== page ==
Seven Tips for Better Presentation Slide Design

Presentations are too often monotonous and rarely look professional. Use these seven tips to ensure your next PowerPoint presentation looks as good as your content sounds!

Tom Dally, April 17, 2018

#1: Start with a great template

Unless you’re a dab hand with InDesign, or you have a creative team at your disposal, your best starting point is likely to be a solid slide template. The ones available in PowerPoint are okay, but they’re being used by thousands of other presenters around the world.

Websites such as SlideHunter and SlideModel provide a whole stack of presentation templates that have been designed to help you deliver specific types of content – whether it’s great looking gantt charts for your project management update, or a more interesting way to visualise a marketing funnel for your sales presentation, they have you covered.

7680-01-8-step-horizontal-process-diagram-for-powerpoint-16x9-2Sample slide from SlideModel

#2: Alternative Fonts

Everyone is used to the stock standard fonts. We’re talking Times New Roman, Arial , Calibri and Helvetica. But don't be afraid to think outside the box especially if you want your presentation to look unique. Having said that, you don't want it to be inappropriate. A font that consistently adds to presentations is Futura. Originally designed by Paul Renner in 1927, Futura combines classicism with modernity, making it an ideal font to use within a professional capacity.

1212991Futura typeface by Paul Renner

#3: Icons

If you’re looking for a fresh design when listing your summaries or points, why not considering using icons instead of bullet points. This is a great way to add a level of customisation to your slides. For example, instead of using a square or circle, you could use a speech bubble or a thumbs up. This is an effective way to break up the monotony of PowerPoint presentations.

110912-font-awesomeFontAwesome Icons

#4: Consistency of Images

For most people who don't have a dedicated photography or creative team, your first port of call for images would be Google Images (thank goodness we’ve moved on from clip art). But there are a variety of sites and apps to help you find unique images that’ll spruce up your slide deck. Pickit should be your go to site. It’s effortless and even comes as a Microsoft PowerPoint plug-in.

If you’re lucky enough to have access to a creative, its worth investing in bespoke illustrations. This’ll ensure your images are consistent and will back up your key messages as opposed to serving as a distraction.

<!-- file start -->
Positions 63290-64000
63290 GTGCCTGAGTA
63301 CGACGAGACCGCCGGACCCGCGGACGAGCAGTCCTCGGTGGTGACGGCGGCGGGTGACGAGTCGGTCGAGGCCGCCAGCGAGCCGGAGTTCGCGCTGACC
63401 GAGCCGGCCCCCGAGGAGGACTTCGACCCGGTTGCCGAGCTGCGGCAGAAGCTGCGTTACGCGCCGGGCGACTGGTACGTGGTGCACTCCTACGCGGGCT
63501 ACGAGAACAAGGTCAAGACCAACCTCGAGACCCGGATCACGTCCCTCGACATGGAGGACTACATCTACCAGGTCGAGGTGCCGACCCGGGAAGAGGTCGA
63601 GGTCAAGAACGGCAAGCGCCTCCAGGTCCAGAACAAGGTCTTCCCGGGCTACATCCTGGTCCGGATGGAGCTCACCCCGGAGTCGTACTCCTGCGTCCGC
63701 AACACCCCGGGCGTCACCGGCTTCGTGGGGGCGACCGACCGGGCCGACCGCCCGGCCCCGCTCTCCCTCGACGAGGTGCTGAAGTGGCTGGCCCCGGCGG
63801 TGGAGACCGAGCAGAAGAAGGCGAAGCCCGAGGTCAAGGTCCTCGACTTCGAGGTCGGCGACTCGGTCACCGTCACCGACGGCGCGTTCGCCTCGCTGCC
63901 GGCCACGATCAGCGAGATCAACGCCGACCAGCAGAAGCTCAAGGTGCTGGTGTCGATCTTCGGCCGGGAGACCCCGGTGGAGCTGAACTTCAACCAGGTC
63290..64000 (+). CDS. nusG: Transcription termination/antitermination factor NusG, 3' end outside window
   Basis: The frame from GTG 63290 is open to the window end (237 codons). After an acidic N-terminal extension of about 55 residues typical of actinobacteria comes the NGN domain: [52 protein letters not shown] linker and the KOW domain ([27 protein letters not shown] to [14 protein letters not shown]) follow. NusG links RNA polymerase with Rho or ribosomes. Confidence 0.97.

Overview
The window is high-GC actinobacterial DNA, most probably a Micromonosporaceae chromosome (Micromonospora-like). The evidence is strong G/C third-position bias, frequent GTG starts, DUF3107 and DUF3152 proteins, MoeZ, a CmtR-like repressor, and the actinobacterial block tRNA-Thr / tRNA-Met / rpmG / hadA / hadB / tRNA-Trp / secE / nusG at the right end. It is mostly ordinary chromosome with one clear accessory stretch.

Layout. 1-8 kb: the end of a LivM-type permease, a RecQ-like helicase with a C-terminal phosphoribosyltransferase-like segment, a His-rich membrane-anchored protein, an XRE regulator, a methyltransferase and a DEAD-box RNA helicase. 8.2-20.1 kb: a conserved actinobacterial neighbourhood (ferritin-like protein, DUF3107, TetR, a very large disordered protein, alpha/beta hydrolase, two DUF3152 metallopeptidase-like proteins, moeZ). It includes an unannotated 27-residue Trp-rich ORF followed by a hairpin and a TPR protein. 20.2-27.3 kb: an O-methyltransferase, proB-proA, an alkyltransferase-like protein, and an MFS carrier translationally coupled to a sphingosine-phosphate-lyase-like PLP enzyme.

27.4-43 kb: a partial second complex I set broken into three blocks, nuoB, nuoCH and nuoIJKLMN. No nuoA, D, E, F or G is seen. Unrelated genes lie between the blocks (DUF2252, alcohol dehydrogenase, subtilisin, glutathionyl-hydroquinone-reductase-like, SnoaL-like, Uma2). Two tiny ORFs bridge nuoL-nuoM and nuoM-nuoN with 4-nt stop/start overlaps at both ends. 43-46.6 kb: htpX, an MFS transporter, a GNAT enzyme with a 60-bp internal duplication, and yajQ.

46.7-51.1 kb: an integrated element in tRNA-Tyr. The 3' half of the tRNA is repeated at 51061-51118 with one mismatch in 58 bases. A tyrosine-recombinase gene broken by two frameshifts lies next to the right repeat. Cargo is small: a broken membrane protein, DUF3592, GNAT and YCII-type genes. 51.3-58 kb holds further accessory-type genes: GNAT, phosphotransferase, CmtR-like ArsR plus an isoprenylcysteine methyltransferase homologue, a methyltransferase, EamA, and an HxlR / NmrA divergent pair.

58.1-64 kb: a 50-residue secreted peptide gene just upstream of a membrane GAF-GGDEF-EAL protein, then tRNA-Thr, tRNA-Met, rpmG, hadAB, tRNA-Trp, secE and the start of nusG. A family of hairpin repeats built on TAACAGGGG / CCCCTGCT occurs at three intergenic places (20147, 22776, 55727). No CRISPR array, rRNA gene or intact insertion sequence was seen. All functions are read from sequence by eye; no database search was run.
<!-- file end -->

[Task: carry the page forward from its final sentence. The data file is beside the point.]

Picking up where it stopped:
pptPickit - because life's to short for boring PPTs

#5: Cut the Animations

Animations send everyone back to the dark ages of PowerPoint. Very few people want them and even less enjoy them. IF you have to use them, please use them as sparingly as possible. This is because they distract the audience from your key message.

In addition to being an unwanted distraction, the reason why the majority of people use animations is to reveal lots of content on the same slide. This is a major giveaway that the slide is too crammed and you should consider splitting it into two different slides or focusing the content.

PowerPointAnimationsDropdownmenuPowerPoint animations

#6: Slides to back up points

The premise behind PowerPoint decks is they provide a supporting communication medium to help you get your point across, not the primary. Slides are therefore the sole purpose to backup your message, not to deliver it.

Having said that, you still need to ensure your slides are aesthetically pleasing and easy to digest. Avoid large chunks of content. Instead, consider using infographics. Infographics are ideal because they transform data sets into easy to interpret visuals. Audience members can glance at the infographic whilst you deliver the implications of the infographic. At the end of the day, presentations are highly visual communication channels. 

social-media-slide-deck-pd0047Infographic slide deck

#7: The wrap up

Many large corporates love displaying their logo. It generates awareness and exposure for consumers. But chances are if you’re presenting to an audience, they are already going to know who you're talking on behalf. Logos are not necessarily needed on every slide unless they are already incorporated into your existing theme. It can crowd the slide and make it look too bulky. However providing contact details is a must for presentations. This is mutually beneficial for both yourself as  the presenter and your audience members. They have the opportunity to reach if they have a question and you can use it as a great networking means.


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